Over the past few years, many women have discovered watches as an integral part of their look and have started creating their own watch collections. If you are one of those who has been bitten by the watch collecting bug and are already buying watches but want to boost your collection to rival other women watch lovers, we’ve got a few tips for you.
1. Set your budget.
The very first thing to think about when starting a watch collection is your budget. Obviously, you will be paying more money for watches with small complications, watches with big names (such as a Cartier Ballon Bleu), or watches with more diamonds or gemstones than for a basic timepiece, such as a TAG Heuer, Movado or Baume & Mercier.
2. Diversify your watch style.
Every basic watch collection should consist of four to six essential timepieces, which, if you’re a seasoned collector, you probably already have covered. Those include at least a couple of good everyday work watches; a sporty weekender that reflects your activities or hobbies; and a nice dress watch maybe even with some diamonds.
When you’re ready to graduate into a more serious collector, experts suggest punching up your watch wardrobe with some variety. For instance, if you already have several watches for daytime, such as a three-hand from Omega or a Rolex Datejust, consider adding a bolder, less classic look to your repertoire. (Variety is the spice of life, after all.) A Cartier Roadster is a fun choice or even the Bulgari Serpenti watch, where the coil bracelet of the snake watch wraps around your wrist.
Similarly, if you have several strap watches, explore the concept of adding a colorful watch strap or bracelet watches, with particular attention to two-tones and mesh.
3. Invest in rare and unique women’s watches.
Many watch experts advise collectors to look to certain genres or styles of watches that tend to keep their value over time. These include “panda” and “reverse panda” chronograph dials (black dial, white subdials or the opposite combination); military-inspired watches (like the smaller and divine Rolex Air-King); certain dive watches from the big names like Omega and Rolex. If you are shopping second-hand (which you should be and see below for more) you may even find a nice steel and gold Patek Philippe smaller sized watch, or a great rectangular reversible Jaeger-LeCoultre Reverso. Additionally, women’s watches with special dials or special gemstone settings are a nice genre to invest in and wear.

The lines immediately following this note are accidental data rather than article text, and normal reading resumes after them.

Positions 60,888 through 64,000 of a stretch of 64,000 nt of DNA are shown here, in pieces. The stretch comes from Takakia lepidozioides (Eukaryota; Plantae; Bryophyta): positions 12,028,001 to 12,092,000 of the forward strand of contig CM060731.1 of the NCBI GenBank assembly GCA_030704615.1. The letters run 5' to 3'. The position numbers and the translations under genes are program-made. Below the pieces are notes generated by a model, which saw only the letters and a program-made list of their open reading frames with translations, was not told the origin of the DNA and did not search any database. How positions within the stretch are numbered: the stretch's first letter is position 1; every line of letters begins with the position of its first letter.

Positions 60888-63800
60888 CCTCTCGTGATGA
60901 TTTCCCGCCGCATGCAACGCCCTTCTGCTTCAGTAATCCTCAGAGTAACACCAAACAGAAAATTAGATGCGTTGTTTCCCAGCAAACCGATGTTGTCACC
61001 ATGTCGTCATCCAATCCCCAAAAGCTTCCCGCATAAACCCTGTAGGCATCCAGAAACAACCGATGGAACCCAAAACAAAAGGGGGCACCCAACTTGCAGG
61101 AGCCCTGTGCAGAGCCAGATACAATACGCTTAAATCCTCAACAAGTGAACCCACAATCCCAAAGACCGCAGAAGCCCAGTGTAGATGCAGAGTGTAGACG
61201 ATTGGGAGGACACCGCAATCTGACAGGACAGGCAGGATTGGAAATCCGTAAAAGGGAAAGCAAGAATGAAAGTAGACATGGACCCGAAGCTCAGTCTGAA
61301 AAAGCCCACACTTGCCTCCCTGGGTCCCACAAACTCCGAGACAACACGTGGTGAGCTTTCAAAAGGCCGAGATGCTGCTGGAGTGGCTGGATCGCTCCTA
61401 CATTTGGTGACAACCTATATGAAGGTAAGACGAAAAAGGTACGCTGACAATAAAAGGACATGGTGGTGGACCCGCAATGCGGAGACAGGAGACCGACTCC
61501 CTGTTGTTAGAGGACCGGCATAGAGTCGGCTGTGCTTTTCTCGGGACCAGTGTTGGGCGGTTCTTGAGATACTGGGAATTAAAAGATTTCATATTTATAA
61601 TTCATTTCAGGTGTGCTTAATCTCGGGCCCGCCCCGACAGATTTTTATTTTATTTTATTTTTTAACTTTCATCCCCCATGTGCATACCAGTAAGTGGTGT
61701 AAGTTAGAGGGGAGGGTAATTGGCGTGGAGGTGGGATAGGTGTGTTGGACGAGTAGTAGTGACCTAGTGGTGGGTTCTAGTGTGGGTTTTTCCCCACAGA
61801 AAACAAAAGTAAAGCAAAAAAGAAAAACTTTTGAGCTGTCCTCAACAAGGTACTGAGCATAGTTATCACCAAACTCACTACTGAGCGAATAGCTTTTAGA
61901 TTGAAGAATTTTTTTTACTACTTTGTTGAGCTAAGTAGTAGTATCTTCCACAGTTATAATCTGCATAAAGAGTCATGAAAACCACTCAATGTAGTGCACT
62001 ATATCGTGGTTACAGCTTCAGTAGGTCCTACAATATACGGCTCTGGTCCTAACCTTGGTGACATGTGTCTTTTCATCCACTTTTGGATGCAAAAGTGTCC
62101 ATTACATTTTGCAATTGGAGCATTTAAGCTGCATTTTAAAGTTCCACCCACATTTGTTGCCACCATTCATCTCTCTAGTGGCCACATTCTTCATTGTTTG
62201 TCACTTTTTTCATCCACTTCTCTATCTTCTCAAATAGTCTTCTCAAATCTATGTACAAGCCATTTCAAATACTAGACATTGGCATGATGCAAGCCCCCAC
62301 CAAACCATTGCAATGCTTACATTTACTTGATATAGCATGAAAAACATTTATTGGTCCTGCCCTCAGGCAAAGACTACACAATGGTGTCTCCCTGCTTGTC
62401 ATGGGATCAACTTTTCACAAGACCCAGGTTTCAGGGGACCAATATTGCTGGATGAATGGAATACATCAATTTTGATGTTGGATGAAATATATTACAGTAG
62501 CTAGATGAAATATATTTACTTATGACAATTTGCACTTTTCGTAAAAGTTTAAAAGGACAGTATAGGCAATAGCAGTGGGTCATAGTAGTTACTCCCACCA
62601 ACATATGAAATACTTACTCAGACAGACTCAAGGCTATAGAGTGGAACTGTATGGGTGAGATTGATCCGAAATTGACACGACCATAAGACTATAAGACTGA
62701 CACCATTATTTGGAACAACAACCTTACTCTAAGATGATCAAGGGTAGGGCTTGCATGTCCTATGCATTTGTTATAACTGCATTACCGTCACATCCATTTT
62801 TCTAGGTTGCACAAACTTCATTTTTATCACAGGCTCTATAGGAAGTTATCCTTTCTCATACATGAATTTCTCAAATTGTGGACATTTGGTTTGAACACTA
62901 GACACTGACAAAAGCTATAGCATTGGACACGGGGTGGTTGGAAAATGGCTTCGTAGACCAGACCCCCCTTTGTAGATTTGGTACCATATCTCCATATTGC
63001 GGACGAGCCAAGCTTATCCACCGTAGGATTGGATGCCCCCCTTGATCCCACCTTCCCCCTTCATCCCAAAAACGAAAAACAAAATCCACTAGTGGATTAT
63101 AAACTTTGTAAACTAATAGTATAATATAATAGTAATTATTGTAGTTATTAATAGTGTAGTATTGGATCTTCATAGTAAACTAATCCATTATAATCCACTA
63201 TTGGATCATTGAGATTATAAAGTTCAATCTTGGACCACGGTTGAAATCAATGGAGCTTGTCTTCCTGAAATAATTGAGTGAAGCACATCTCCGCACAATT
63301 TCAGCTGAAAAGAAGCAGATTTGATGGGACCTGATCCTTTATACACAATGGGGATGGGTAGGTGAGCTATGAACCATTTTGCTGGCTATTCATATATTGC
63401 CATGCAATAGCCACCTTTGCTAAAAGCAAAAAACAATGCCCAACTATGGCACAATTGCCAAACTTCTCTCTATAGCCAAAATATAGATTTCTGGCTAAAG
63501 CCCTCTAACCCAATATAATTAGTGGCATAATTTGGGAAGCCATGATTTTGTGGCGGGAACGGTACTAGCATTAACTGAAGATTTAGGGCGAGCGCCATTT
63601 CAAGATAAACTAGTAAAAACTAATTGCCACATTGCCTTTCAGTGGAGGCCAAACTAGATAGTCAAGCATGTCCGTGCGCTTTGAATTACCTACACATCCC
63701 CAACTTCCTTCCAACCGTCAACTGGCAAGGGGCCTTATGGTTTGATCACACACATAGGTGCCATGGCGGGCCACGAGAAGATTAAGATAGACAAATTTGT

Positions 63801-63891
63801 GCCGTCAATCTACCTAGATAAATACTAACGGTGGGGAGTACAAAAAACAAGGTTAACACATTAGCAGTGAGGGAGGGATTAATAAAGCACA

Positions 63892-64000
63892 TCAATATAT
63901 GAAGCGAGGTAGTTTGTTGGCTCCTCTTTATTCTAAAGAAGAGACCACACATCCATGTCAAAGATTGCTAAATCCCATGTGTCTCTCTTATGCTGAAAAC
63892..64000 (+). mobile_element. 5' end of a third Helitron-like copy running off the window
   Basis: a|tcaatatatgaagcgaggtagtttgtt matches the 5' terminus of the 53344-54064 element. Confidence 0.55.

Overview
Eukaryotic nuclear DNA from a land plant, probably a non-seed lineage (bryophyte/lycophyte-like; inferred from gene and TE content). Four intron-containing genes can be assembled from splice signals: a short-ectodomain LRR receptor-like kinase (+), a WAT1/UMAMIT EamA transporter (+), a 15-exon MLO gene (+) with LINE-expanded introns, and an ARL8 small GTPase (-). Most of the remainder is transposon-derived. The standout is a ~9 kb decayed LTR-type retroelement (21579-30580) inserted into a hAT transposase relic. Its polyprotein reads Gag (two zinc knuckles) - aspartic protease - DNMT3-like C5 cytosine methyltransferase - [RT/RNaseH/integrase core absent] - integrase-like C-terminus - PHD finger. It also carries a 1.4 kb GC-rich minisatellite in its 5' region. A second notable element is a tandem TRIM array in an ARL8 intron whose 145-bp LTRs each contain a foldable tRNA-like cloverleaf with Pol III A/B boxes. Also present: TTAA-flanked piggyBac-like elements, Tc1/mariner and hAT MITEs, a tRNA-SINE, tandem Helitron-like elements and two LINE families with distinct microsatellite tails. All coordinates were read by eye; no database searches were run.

Alternatively, some collectors prefer to focus on certain brands that seem to be more likely to appreciate in value. Good brands to invest in include the top names already mentioned, as well as Audemars Piguet, Patek Philippe, and Girard-Perregaux.
Don’t be afraid to buy from a newer, smaller, independent watch brand, either, as they tend to be more creative in their products and are starting to hold their own in terms of resale value.
4. Expand your collection and watch knowledge with watch complications.
Generally, when starting a watch collection, most women play it safe and buy simple three-hand watches and date watches. But to really branch out and build a robust collection, add some complications that suit your lifestyle. If you love to jog, invest in a chronograph, such as Audemars Piguet’s women’s Royal Oak Offshore with rubber clad strap, to time those laps. If you are a busy world traveler, look to the dual time zone watches, world timers and GMTs that are functional and easy to use. For instance, Jacob & Co. has some wonderful Five Time Zone watches bedecked in diamonds.
At the high end of the price spectrum, consider a perpetual calendar watch from a brand like Patek Philippe or Vacheron Constantin. Or go for the gold and invest in a watch with a tourbillon escapement (that compensates for errors in timekeeping due to the effects of gravity on the watch when the wrist is in certain positions). Owning these complications boosts the value of your collection and effectively demonstrates your watch knowledge and passion.
5. Forgo paying full retail and buy second-hand and vintage.
The smartest and easiest way to build a strong collection chocked with variety and complexity is to buy second-hand from a reliable source, like TrueFacet. Look to see if the watch has been inspected and if it comes with a warranty or guarantee. Read the return policies, and, most important, the re-sale policies – because let’s face it: you may want to trade up as you go along.
The key to remember with each and every watch purchase, though, is that personal taste comes first. There is no right or wrong; you choose your own style.
Main image by Lydia Elise Millen.